Jeroboam’s background in a nutshell:
He was “a man of standing” and an official in King Solomon’s construction / building phase. Solomon put him in charge “of the whole labor force of the tribes of Joseph”. One day he was told by a prophet, who had heard from God, that the Lord was going to tear the kingdom out of Solomon’s hand and give him ten tribes…this would be done because the people had forsaken him and worshipped other Gods and not walked in obedience or done what was right in the of the eyes of the Lord. (King Solomon had allowed sin to remain, eventually corrupting him and his leadership.) Jeroboam was told he would be king over Israel and rule over everything his heart desires if he followed the commands of the Lord, walked in obedience, did what was right in the eyes of the Lord, then the Lord would be with him.
(To me, that sounds overwhelming, humbling, a great responsibility and a great promise.)
This word about Jeroboam being made king made its way back to Solomon who then tried to kill Jeroboam, so Jeroboam fled to Egypt until Solomon’s death.
Enter Rehoboam, Solomon’s son. After his dad’s death, at age 41 he was made king. Jeroboam, feeling safe now that Solomon was dead, returned from Egypt. 2 Chronicles 10 tells that he and all of Israel (remember, he was a respected leader) went before king Rehoboam and asked him to lighten the load that Solomon had put on them, saying they would serve him if would do this.
(This makes me want to go back and focus more on this – the wisest man put a heavy burden on his people. But also the wisest king failed in many ways, especially at the end, assuring us that none of us are beyond making terrible decisions.)
Anyway, Rehoboam asked for a few days to consider this. He consulted the elders, who told him if he would be kind to the people, and give them a favorable answer they people would always be his servants. But the king rejected that, and for advice turned to the younger friends he had grown up with (who were currently serving him). Those guys said something along the lines of, Tell the people if they thought the yoke was currently heavy, that he (Rehoboam) would make the yoke even heavier and more painful, that he was even stronger than his father. And so the new king rejected the advice of the elders, answered harshly, and the kingdom divided. U f f f f f…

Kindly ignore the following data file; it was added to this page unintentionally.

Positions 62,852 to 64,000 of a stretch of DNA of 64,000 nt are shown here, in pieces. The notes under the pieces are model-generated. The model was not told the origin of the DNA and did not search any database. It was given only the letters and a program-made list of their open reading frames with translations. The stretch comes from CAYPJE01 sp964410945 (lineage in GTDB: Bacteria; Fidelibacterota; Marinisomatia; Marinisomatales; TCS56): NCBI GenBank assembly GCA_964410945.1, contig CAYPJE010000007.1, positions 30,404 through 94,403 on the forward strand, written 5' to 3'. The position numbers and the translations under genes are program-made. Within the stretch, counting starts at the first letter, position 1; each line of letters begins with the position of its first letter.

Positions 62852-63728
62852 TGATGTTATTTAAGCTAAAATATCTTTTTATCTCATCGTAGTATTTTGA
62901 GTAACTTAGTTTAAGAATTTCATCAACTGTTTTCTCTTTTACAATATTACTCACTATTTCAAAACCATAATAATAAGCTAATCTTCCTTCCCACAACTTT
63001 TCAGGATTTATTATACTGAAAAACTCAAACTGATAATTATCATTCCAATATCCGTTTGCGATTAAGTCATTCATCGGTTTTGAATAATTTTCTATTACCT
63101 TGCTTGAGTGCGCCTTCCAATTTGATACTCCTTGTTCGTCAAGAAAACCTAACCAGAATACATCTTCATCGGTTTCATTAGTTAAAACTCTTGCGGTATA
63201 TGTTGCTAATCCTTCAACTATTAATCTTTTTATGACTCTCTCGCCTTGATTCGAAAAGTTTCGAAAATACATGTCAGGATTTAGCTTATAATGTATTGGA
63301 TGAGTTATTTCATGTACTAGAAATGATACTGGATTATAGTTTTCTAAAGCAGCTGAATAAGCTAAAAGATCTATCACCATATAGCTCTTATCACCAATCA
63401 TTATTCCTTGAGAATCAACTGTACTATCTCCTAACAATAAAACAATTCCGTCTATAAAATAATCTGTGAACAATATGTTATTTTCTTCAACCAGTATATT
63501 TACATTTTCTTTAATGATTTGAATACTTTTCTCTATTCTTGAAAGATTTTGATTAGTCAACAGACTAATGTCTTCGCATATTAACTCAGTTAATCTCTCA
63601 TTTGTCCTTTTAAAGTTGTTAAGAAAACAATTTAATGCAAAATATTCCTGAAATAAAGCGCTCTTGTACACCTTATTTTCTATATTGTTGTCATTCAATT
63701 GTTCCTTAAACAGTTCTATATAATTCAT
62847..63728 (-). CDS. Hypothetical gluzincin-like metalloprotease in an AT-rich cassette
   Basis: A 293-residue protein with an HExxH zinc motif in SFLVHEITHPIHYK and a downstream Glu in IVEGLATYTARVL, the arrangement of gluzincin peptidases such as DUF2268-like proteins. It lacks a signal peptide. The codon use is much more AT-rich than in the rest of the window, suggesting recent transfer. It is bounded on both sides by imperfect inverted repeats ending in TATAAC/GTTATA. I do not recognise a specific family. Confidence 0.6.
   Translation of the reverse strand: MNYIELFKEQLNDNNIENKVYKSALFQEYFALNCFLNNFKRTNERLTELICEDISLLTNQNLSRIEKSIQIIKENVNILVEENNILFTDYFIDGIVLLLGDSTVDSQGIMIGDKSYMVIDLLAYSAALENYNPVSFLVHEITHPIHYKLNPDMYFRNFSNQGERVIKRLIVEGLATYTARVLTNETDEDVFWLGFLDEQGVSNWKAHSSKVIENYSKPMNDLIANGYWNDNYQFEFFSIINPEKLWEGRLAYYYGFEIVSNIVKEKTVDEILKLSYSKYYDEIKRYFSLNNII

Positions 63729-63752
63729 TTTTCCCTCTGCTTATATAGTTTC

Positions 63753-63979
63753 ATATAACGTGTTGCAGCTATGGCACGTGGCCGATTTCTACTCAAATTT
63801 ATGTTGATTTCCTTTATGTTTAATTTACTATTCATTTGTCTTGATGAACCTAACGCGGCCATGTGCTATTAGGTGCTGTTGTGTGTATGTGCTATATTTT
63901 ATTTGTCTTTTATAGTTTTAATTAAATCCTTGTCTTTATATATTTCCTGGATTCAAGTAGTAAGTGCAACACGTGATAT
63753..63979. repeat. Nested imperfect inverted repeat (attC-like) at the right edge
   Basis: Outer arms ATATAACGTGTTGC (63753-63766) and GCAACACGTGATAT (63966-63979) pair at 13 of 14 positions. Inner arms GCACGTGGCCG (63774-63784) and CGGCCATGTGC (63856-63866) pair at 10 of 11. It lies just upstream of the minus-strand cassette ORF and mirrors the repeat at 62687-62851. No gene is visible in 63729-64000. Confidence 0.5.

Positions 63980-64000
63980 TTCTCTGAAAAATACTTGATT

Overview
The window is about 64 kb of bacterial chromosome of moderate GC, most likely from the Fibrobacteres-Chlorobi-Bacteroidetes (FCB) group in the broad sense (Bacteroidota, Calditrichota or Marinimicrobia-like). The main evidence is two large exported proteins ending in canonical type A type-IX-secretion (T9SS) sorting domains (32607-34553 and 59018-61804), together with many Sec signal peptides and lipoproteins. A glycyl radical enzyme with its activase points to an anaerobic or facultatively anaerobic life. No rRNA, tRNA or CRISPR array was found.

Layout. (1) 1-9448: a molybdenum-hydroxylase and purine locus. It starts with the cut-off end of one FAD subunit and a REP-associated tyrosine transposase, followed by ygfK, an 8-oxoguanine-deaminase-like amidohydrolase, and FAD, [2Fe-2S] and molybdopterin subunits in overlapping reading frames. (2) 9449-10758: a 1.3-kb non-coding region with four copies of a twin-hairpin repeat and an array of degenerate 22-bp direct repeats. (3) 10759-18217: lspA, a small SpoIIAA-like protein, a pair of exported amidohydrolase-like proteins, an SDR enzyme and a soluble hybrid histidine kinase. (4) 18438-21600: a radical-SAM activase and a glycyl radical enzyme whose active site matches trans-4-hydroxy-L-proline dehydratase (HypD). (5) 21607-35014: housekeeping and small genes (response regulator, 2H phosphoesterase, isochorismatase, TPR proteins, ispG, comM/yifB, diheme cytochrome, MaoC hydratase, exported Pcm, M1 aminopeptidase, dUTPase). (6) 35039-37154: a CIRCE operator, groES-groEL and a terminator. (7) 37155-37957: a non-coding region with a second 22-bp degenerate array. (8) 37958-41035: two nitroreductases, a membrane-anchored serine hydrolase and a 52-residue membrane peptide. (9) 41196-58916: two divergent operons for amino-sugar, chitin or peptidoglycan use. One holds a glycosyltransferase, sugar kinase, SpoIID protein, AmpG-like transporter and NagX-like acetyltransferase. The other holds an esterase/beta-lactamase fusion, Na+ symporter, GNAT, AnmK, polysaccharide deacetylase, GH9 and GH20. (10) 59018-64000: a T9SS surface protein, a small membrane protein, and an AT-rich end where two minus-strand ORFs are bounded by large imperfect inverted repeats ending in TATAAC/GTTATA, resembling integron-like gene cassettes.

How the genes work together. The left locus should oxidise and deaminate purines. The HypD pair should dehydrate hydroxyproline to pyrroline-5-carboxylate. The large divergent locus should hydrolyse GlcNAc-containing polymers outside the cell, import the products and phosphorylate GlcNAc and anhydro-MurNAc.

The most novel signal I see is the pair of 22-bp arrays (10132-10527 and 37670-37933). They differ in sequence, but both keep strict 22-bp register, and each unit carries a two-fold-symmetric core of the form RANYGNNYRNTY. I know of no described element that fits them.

The ten tribes went home to the northern part of the kingdom, but Judah and Benjamin remained under king Rehoboam. Rehobom then ordered the two tribes to go fight Israel to regain the kingdom, but the word of the Lord came to them to go home, to not fight against their brothers, the Israelites. (Still a good word for us today.) In my notes I wrote that there was continual warfare between Rehoboam and Jeroboam, so that was a significant consequence as well.
My nugget from this ~ I believe pride, fear and more can keep us from seeking wise counsel. I also believe pride is likely the main ingredient that can keep me from listening and acting on wise counsel. Rehoboam wasn’t a baby king, he was 41, but clearly not mature or wise. When I read this story I see how foolish and arrogant Rehoboam was, and I don’t really relate to him. But then I wonder if that might be foolish and arrogant of me to think. So I commit again to seeking wise counsel with a soft and humble heart, not just listen to contemporaries who might tell me how great and strong I am.
More on Jeroboam to come . . .
(for reference: 1 Kings 11:26 – 14 & 2 Chronicles 10-12)